• Animal abuse... what about human abuse?

    I just read someone's question on animal abuse, and it made me think: Animal abuse??? Why don't "pet people" ever acknowledge CHILD abuse... Anyone who consciously harms animals is doing so to express anger. This doesn't come out of no where. This is is someone that has without a doubt, either been abused themselves growing... show more
    I just read someone's question on animal abuse, and it made me think: Animal abuse??? Why don't "pet people" ever acknowledge CHILD abuse... Anyone who consciously harms animals is doing so to express anger. This doesn't come out of no where. This is is someone that has without a doubt, either been abused themselves growing up, or has watched abuse taking place regularly. Abuse of any sort is traumatizing, and the easiest coping mechanism for most children is to internalize it. This means that a child who continued to experience, for example, crude name calling in place of love and support, will consider THAT the norm, and end up subconsciously repeating the actions of their abusers onto other weaker people, kids or animals. Animal abuse is not some isolated global issue.... It is merely proof that we as a species, are in fact psychologically ill. You are not going to wipe out a byproduct like animal abuse without fixing the root problem. Agree or disagree... thoughts?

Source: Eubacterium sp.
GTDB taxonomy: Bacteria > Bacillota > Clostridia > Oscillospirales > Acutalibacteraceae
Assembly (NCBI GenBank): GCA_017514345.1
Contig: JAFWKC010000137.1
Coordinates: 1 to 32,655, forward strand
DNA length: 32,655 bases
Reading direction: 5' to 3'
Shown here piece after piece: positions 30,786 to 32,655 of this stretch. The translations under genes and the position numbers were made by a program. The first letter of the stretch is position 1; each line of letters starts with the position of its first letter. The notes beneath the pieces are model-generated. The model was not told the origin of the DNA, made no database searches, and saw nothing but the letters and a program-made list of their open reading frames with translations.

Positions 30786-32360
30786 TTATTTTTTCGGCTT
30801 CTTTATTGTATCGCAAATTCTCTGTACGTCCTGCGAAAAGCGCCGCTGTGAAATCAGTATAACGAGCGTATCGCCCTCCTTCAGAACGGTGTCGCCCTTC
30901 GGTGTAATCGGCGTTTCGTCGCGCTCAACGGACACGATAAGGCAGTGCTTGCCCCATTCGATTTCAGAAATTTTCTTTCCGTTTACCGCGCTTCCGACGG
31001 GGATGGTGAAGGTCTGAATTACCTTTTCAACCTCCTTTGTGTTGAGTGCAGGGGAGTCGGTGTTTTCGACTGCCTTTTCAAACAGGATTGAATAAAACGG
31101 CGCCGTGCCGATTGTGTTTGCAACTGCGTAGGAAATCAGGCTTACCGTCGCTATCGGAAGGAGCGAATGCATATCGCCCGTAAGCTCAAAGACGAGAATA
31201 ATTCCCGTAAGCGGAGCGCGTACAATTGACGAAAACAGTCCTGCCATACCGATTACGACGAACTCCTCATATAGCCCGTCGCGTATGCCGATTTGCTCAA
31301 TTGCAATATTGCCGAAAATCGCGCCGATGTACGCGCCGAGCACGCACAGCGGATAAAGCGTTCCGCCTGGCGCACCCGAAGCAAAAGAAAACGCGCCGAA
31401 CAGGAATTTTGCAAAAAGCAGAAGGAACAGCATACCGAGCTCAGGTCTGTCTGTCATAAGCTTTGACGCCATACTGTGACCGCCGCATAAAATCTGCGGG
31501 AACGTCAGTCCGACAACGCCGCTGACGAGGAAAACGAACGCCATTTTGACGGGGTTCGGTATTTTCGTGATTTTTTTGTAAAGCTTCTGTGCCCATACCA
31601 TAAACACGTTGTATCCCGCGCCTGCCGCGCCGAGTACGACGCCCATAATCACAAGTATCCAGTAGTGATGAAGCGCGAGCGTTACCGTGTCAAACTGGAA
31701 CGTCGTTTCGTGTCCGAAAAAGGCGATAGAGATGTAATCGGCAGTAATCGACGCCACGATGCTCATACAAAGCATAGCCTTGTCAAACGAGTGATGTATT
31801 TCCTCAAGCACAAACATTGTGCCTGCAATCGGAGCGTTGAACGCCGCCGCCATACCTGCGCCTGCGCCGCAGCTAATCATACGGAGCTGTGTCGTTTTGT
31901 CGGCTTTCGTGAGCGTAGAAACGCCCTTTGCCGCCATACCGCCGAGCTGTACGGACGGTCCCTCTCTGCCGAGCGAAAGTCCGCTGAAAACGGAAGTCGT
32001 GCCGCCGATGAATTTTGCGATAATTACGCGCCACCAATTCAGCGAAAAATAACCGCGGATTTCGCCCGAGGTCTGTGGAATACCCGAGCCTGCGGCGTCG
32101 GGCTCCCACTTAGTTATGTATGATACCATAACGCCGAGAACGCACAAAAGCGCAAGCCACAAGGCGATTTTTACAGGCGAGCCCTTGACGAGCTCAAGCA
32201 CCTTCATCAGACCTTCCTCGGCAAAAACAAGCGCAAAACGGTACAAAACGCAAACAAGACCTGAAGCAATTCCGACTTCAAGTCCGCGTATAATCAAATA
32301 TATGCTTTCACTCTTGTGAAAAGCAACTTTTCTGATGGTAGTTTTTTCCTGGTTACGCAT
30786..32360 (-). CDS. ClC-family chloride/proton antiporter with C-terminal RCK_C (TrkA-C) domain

9 answers · Philosophy · 4 years ago
  • Animal abuse... what about human abuse?

    I just read someone's question on animal abuse, and it made me think: Animal abuse??? Why don't "pet people" ever acknowledge CHILD abuse... Anyone who consciously harms animals is doing so to express anger. This doesn't come out of no where. This is is someone that has without a doubt, either been abused themselves growing... show more
    I just read someone's question on animal abuse, and it made me think: Animal abuse??? Why don't "pet people" ever acknowledge CHILD abuse... Anyone who consciously harms animals is doing so to express anger. This doesn't come out of no where. This is is someone that has without a doubt, either been abused themselves growing up, or has watched abuse taking place regularly. Abuse of any sort is traumatizing, and the easiest coping mechanism for most children is to internalize it. This means that a child who continued to experience, for example, crude name calling in place of love and support, will consider THAT the norm, and end up subconsciously repeating the actions of their abusers onto other weaker people, kids or animals. Animal abuse is not some isolated global issue.... It is merely proof that we as a species, are in fact psychologically ill. You are not going to wipe out a byproduct like animal abuse without fixing the root problem. Agree or disagree... thoughts?